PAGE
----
Waves were made Tuesday evening as Sen. Josh Hawley (R-MO) introduced a bill to congress he dubbed the PELOSI (Preventing Elected Leaders from Owning Securities and Investments) Act. The legislation, if passed, would prevent sitting members of congress and their spouses from investing in stocks while in office. The bill’s acronym serves as a double entendre, referencing Paul Pelosi and his wife, Nancy Pelosi, who was openly observed trading between $1 million and $5 million of stocks for semiconductors just days before Congress allocated $52 million to the industry, in a move many would perceive as a form of insider trading.
FOX NEWS: Josh Hawley introduces PELOSI Act to bar lawmakers from trading stocks and profiting while in office
By Lawrence Richard; January 25, 2023
A Republican in the U.S. Senate is looking to prevent lawmakers and their spouses from trading stocks on which the officials would have privileged information and used the bill’s title to make a not-so-subtle dig at former House Speaker Nancy Pelosi.
On Tuesday, Sen. Josh Hawley, R-Mo., introduced the PELOSI Act, officially the Preventing Elected Leaders from Owning Securities and Investments Act, requiring members and their spouses to divest any holdings or put them in a blind trust within six months of entering office.
“Members of Congress and their spouses shouldn’t be using their position to get rich on the stock market – today l’m introducing legislation to BAN stock trading & ownership by members of Congress. I call it the PELOSI Act,” he wrote Tuesday on Twitter.
The bill comes after revelations last year that Nancy’s husband, Paul Pelosi, traded between $1 million and $5 million of stocks for semiconductors just days before Congress allocated $52 million to the industry. The stocks were later sold at a loss to remove the appearance of impropriety.
Other lawmakers and their spouses have made similarly advantageous trades, including Sen. Richard Burr, R-N.C., who sold investments after receiving classified briefings on the coronavirus pandemic.
Hawley’s bill excludes mutual funds, exchange-traded funds and Treasury bonds purchases.
Hawley’s bill would require any profits made by a lawmaker to be returned to American taxpayers.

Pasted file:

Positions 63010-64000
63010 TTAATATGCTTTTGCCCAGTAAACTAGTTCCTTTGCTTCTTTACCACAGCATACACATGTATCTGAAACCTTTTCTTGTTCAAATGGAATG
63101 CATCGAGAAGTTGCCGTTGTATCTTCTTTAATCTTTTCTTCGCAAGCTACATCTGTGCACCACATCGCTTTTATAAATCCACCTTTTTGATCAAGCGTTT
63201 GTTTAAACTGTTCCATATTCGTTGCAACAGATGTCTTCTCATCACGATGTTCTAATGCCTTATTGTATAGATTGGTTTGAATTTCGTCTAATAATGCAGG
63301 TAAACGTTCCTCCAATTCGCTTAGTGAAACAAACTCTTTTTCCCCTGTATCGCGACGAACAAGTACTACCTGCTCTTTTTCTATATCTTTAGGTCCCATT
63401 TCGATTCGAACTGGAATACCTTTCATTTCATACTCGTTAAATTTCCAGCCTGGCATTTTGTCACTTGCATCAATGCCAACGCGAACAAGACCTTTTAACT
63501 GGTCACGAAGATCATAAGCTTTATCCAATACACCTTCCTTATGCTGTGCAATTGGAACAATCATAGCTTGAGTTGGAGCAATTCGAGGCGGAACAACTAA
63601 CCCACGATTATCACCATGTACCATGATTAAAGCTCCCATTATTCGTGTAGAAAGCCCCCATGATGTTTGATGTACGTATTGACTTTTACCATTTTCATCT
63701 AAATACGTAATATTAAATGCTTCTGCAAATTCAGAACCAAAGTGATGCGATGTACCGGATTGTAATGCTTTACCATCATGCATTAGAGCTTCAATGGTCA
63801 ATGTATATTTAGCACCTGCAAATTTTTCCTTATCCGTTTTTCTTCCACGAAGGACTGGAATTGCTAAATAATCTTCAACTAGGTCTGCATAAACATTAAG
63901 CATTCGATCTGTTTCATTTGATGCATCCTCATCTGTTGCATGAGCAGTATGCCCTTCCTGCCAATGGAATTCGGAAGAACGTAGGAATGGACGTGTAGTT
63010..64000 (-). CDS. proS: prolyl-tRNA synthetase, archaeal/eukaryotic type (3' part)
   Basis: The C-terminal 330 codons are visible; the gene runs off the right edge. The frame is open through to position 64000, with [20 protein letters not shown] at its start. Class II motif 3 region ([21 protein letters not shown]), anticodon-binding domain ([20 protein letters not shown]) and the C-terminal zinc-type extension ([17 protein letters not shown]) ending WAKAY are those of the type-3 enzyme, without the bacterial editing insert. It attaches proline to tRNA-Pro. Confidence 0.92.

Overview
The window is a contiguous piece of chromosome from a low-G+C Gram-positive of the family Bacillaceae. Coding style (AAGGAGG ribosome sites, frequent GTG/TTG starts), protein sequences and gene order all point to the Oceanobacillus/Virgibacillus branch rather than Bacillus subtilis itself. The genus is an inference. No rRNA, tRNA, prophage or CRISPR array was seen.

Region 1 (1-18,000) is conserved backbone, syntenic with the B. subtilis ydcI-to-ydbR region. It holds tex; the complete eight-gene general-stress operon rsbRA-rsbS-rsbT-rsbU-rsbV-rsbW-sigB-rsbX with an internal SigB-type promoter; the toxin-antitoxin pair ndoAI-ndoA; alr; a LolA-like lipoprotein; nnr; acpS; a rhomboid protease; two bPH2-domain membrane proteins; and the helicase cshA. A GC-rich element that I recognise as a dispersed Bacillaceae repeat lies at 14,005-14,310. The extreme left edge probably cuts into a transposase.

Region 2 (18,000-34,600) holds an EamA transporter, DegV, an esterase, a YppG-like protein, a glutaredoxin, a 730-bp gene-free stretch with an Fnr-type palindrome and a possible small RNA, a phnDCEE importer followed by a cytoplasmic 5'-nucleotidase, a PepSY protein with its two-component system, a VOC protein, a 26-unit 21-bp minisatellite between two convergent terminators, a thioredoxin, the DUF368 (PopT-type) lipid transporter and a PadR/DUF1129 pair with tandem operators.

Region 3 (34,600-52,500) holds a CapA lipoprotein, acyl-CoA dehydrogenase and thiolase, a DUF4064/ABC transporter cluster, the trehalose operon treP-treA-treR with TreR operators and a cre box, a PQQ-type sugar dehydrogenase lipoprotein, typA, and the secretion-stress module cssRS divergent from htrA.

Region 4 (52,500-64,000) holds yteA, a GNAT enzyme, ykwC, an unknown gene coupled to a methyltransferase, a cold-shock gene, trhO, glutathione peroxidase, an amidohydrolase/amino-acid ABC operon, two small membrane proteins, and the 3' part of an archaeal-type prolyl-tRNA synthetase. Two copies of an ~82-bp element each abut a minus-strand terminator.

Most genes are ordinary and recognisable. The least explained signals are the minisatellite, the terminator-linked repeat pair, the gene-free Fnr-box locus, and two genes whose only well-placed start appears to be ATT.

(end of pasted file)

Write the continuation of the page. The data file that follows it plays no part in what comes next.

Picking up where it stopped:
It also specifically amends the Ethics in Government Act of 1978, which prohibits using nonpublic information for private profit, commonly known as insider trading — which is already illegal for business leaders and everyday Americans.
The bill currently requires the President of the United States, the vice president, specific executive branch employees, the Postmaster General, some civilian employees, certain members of Congress and judicial officers to file a report that includes the source, type and value of income gained from any source other than their current employment.
This bill was previously amended in 2012, when Rep. Louise McIntosh Slaughter, D-N.Y., and Sen. Joe Lieberman, I-Conn., introduced the “Stop Trading on Congressional Knowledge Act” or the “STOCK Act” to help eliminate congressional insider trading.
The legislation, which was signed into law, prohibits lawmakers and employees from utilizing information gained through legislative meetings to profit privately. The act also says lawmakers are not exempt from insider trading prohibitions under securities laws.
It requires congressional lawmakers to report any stock transactions by themselves or their family members of $1,000 or more within 45 days.
The push to prevent lawmakers from privately profiting through their public office has bipartisan support, and Hawley and others on both sides of the proverbial aisle have initiated legislative action to outlaw such action.
Earlier this year, Hawley introduced a bill that would ban lawmakers from making stock trades while in office. Sens. Jon Ossoff, D-Ga., and Mark Kelly, D-Ariz., introduced similar legislation.
Earlier this month, Reps. Chip Roy, R-Texas, and Abigail Spanberger, D-Va., reintroduced a bill that would ban lawmakers and their family members from trading individual stocks or using their public office for “political gain.”
The TRUST Act, formally known as the Transparent Representation Upholding Service and Trust in Congress Act, would require lawmakers and family members to transfer specific investments into a qualified blind trust while serving in Washington.
“Strengthening our democracy and building true resilience against corruption is not just about preventing unethical decisions, but it is also about addressing the feeling among many Americans that their elected officials and government don’t work for them. This perception is damaging to our democracy, and the TRUST in Congress Act would help build trust and assure the public that members of Congress are not serving their own financial interests,” Spanberger said at the time.
She also said the bill would create a “firewall between members of Congress and their investments.”
Original cosponsors of the bill include Reps Scott Perry, R-Pa.; Matt Gaetz, R-Fla.; Jerry Nadler, D-N.Y.; Adam Schiff, D-Calif.; Dusty Johnson, R-S.D.; Nikema Williams, D-Ga.; Dean Phillips, D-Minn.; Chellie Pingree, D-Maine; Angie Craig, D-Minn.; Mary Gay Scanlon, D-Pa.; Brian Fitzpatrick, R-Pa.; Pete Sessions, R-Texas; Grace Meng, D-N.Y.; and Joe Courtney, D-Conn.